WHAT IS IT?
Cushing syndrome is a broad term that refers to increased glucocorticoid levels within an individual. This can be caused by a variety of different reasons including:
- Exogenous source of glucocorticoids (such as over-prescription of steroids such as prednisone).
- Cushing disease: an adrenocorticotropic hormone (ACTH)-secreting tumor in the pituitary gland.
- An ectopic (outside of the pituitary) ACTH secreting tumor (such as small cell carcinoma of the lung)
- A corticosteroid-secreting tumor of the zona fasciculata (middle zone) of the adrenal gland.
*Cushing disease is a specific type of ACTH secreting tumor that causes Cushing syndrome.
WHY IS IT A PROBLEM?
An excess of ACTH will result in increased glucocorticoid levels because ACTH stimualtes corticosteroid release from the adrenal glands. Given that glucocorticoids are responsible for a wide variety of physiological processes (explained more in the “HY Fact” section of this page) having an excess can lead to a wide variety of physiological issues that will be explained in more detail below. Generally speaking excess cortisol is responsible for some of the issues experienced, because it causes fat and protein catabolism, which ultimately raises blood sugar levels. This in turn will cause increased insulin levels within the body that can result in fat deposition in certain regions (face, trunk, etc.).
WHAT MAKES US SUSPECT IT?
Risk factors: long-term steroid use,
Vital signs: high blood pressure
Physical exam findings:
Round face: also referred to as “moon facies”, patients who have Cushing syndrome will often have roundly shaped faces with puffiness and facial redness.
Central obesity: patients will preferentially gain adipose tissue around their trunk/stomach region.
Striae: These are reddish/purple stretch marks that can be found on the buttocks, thighs, and stomach.
Hirsutism: This is a term for unwanted male-pattern hair growth on a woman’s face, chest, and back.
Buffalo hump: fat deposits in the back of the of shoulders/neck.
Muscle weakness/thin extremities: cortisol causes the breakdown of muscle for gluconeogenisis.
HOW DO WE CONFIRM A DIAGNOSIS?
*Because there are so many causes of Cushing syndrome, diagnostic testing must be tailored to specific patient cases. That being said most diagnostic paths will begin with analyzing levels of glucocorticoids (simply because this is the definition of Cushing syndrome).
24 hour-urine cortisol measurement: exactly as it sounds, patient urine will be collected for 24 hours and the levels of cortisol will be measured. Upper range of normal is 110-138 nmol/day (40-50 mcg/day, source). Multiple measurements should be taken (2 or more) given sensitivity of the test and the possibility of missing intermittent hypercortisolism.
Serum ACTH measurement: if it is established that cortisol levels are elevated, it is useful to uncover if this finding is ACTH dependent. If the ACTH is elevated then it very likely is the cause of the high glucocorticoid levels, and an ACTH secreting tumor is implicated (either in the pituitary or in an ectopic location).
Dexamethasone suppression test: administration of dexamethasone (a cortisol analogue) should in high doses provide negative feedback to an ACTH recreating pituitary tumor (an ectopic/paraneoplastic tumor will not have the proper mechanisms in place of ratios negative feedback). It should be noted that transformed cells in the pituitary typical won’t respond to low doses of dexamethasone (so a low dose suppression test will not be able to distinguish between ACTH recreating tumor types).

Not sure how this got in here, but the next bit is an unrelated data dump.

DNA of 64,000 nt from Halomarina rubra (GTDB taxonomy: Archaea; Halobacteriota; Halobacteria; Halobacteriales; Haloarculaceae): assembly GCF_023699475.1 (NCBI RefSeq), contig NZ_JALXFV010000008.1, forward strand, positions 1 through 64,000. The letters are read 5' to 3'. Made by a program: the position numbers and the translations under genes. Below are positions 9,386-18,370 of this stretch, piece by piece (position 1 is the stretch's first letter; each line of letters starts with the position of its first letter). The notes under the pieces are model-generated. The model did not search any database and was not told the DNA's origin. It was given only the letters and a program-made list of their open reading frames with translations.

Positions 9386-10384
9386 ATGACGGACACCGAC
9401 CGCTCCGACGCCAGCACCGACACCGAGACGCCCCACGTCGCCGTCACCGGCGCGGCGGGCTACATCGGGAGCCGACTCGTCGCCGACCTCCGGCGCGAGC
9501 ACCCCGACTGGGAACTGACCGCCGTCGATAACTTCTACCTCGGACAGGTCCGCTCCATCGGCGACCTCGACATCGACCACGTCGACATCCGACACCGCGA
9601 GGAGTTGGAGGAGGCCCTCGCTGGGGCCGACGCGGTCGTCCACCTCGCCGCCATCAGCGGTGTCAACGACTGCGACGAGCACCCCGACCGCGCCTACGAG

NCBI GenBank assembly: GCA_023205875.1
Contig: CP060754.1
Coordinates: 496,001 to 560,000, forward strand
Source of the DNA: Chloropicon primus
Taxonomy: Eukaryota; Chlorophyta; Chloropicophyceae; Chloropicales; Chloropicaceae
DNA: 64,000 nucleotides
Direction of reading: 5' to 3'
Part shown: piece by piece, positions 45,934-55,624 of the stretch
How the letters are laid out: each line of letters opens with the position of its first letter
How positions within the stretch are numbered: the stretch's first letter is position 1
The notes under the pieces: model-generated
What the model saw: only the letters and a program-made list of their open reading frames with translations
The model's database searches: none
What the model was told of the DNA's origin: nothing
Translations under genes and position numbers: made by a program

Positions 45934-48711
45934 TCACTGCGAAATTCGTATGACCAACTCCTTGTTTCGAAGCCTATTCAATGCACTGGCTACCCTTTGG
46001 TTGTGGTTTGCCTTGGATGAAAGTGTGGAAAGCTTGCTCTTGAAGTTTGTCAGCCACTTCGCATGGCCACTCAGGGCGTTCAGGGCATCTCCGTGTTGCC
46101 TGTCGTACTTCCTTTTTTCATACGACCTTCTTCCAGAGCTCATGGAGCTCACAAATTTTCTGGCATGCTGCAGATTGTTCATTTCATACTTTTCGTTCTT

HOW DO WE TREAT IT?
*Treatment for Cushing syndrome will depend upon its underlying cause
Surgical removal of causal tumor is a common treatment option (although irradiation is also a possible means of treating tumors).
Pasireotide is a somatostatin analog that is used for the treatment of Cushing disease.
HOW WELL DO THE PATIENTS DO?
*The prognosis for patients with Cushing syndrome will depend upon its underlying cause
Cushing disease: 20-year survival reported to be about 87% (source)
WAS THERE A WAY TO PREVENT IT?
Causes of Cushing syndrome due to overuse of steroid medications are preventable. Avoiding prescribing corticosteroids for long periods of time is generally a good practice however the pros and cons of each clinical decision needs to be assessed on an individual basis.
WHAT ELSE ARE WE WORRIED ABOUT?
Osteoporosis: excessive glucocorticoids will cause increases in bone resorption and decreases in bone formation (source) which ultimately can cause brittle/fragile bones in patients.
Acanthosis nigricans: this is a skin condition caused by epidermal hyperplasia, hyperpigmented thickening of the skin that is found often around the neck or axilla/armpit. This is associated with hyperinsulemia which patients with Cushing can have due to elevated blood sugar levels (caused by increased glucocorticoid levels).
OTHER HY FACTS?
Corticosteroids are a class of steroid hormones that are responsible for regulating a wide variety of processes including: inflammation, the stress response, immune response, regulation of inflammation, carbohydrate metabolism, protein breakdown, serum electrolyte levels, cognitive function, and behavior.
Glucocorticoids are a specific type of corticosteroids that can control carbohydrate, fat, and protein metabolism. They also are responsible for preventing inflammation. A good example of a glucocorticoid is cortisol.
ARCHIVE OF STANDARDIZED EXAM QUESTIONS
This archive compiles standardized exam questions that relate to this topic.
Page Updated: 01.01.2016